How easy would it be to get welfare without telling you had EI benefits? How would they find out if you showed them a different bank account? How long would it take welfare to catch you?
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Welfare fraud is the receipt of governmental welfare benefits facilitated through an intentional misrepresentation to the particular governmental agency dispensing the benefits. The term “welfare” encompasses a wide variety of benefits available to the needy, including food stamps, subsidized housing, and energy assistance programs. Fraudulently obtaining any of these benefits through misrepresentations designed to make the applicant eligible for benefits or increase his or her benefits entails welfare fraud. Penalties for welfare fraud vary from jurisdiction to jurisdiction, but may include not only repayment of benefits received but also may result in imprisonment.
The financial assistance provided by the government to people deemed in need of such assistance varies depending on the jurisdiction. The term “welfare” is a very general term to encompass all of these benefits. Receiving assistance through such programs is dependent upon meeting certain strict guidelines, so applicants may intentionally misrepresent their situation in order to meet said guidelines. No matter the welfare program or misrepresentation, this act constitutes welfare fraud.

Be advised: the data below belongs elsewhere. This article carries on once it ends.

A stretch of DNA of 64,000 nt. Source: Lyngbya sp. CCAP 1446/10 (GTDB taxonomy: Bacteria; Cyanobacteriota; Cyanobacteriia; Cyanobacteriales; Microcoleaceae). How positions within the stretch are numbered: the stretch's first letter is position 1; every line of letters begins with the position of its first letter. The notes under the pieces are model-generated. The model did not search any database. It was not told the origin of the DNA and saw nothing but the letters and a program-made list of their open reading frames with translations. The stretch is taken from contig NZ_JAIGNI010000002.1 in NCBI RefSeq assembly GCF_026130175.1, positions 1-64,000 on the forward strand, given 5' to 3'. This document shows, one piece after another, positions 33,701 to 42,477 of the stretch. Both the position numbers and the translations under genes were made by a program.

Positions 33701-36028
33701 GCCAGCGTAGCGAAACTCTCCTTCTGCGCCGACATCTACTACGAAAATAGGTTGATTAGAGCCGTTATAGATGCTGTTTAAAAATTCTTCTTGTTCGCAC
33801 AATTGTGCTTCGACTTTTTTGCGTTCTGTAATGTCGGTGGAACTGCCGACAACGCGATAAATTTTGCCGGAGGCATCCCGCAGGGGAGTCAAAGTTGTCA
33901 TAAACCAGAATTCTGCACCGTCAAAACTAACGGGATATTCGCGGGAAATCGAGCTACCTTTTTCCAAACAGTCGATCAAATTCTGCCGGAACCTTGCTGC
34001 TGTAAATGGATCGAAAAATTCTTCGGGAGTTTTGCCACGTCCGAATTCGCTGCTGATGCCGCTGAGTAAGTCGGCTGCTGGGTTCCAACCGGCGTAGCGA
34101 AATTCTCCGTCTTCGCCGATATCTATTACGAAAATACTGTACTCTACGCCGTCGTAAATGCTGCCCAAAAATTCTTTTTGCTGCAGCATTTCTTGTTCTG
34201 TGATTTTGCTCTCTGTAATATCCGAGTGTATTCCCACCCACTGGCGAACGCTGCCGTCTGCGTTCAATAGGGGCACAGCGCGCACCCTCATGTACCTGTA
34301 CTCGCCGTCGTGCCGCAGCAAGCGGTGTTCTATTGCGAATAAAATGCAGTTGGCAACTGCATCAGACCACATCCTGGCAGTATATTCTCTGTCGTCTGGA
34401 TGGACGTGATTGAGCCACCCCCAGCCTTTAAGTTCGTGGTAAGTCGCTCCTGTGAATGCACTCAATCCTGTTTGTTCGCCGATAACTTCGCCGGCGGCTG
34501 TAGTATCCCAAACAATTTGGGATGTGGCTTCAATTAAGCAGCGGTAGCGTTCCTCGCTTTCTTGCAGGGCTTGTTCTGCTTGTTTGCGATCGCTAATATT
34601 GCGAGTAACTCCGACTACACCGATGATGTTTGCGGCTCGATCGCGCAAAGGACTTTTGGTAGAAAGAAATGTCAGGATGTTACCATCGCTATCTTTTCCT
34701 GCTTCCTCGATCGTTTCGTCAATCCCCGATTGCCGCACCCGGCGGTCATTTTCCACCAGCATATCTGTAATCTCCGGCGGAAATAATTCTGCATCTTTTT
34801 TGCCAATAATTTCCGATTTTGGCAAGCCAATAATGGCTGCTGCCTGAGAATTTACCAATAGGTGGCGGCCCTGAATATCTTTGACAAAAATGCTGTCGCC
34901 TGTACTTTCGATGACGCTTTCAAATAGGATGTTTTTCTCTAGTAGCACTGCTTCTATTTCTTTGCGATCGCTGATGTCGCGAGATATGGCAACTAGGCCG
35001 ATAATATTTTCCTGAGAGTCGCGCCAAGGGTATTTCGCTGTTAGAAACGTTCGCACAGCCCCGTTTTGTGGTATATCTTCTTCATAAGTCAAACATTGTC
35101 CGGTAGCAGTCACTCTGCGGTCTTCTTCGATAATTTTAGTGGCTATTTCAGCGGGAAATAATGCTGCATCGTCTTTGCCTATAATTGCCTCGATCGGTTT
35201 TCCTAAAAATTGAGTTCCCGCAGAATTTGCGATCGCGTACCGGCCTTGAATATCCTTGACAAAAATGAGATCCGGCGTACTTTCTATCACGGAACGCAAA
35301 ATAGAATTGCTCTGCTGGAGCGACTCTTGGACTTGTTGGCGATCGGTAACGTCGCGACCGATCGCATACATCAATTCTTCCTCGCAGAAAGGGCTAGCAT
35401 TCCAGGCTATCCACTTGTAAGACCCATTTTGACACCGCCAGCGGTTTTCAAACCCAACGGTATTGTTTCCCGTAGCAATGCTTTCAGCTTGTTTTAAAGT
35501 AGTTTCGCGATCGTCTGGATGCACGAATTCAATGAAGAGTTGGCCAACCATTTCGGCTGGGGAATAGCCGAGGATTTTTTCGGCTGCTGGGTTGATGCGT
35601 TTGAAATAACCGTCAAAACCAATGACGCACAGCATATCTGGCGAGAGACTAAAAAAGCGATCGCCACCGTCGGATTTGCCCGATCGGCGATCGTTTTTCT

In order to commit welfare fraud, it is not necessary that the applicant actively misrepresent himself or herself on the initial application. For example, many governments provide monthly financial assistance to people whose income is below a certain threshold. There are generally many factors that determine this threshold including amount of income and cost of living in the area in which he or she resides. If a person who was legitimately admitted to this social welfare program obtains another source of income, it is his or her obligation to report this additional source to the governmental organization providing benefits. Simply not reporting this increased earning power is enough to constitute welfare fraud.
Another common example of welfare fraud is the reporting of extra dependents, as the number of children a welfare recipient supports is usually a primary factor in determining the level of financial assistance. Organizations that provide such assistance are generally ill-equipped to monitor recipients’ situations. As a result, welfare fraud is a fairly common crime in countries that offer welfare assistance as the exact number of dependents a recipient has is very difficult to determine.
The penalties for welfare fraud vary from jurisdiction to jurisdiction, but offenders are almost always forced to repay any benefits he or she fraudulently received. Particularly egregious offenders may also face prison time as well as hefty fines. Unfortunately, due to the fact that those who receive these benefits generally do not have any money to begin with, governments’ ability to recoup these losses is very limited.